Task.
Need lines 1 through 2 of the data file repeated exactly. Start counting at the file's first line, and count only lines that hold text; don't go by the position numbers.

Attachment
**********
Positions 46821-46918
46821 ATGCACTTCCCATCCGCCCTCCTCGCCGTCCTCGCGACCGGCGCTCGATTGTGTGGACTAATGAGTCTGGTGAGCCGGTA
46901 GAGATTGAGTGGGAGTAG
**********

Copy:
Positions 46821-46918
46821 ATGCACTTCCCATCCGCCCTCCTCGCCGTCCTCGCGACCGGCGCTCGATTGTGTGGACTAATGAGTCTGGTGAGCCGGTA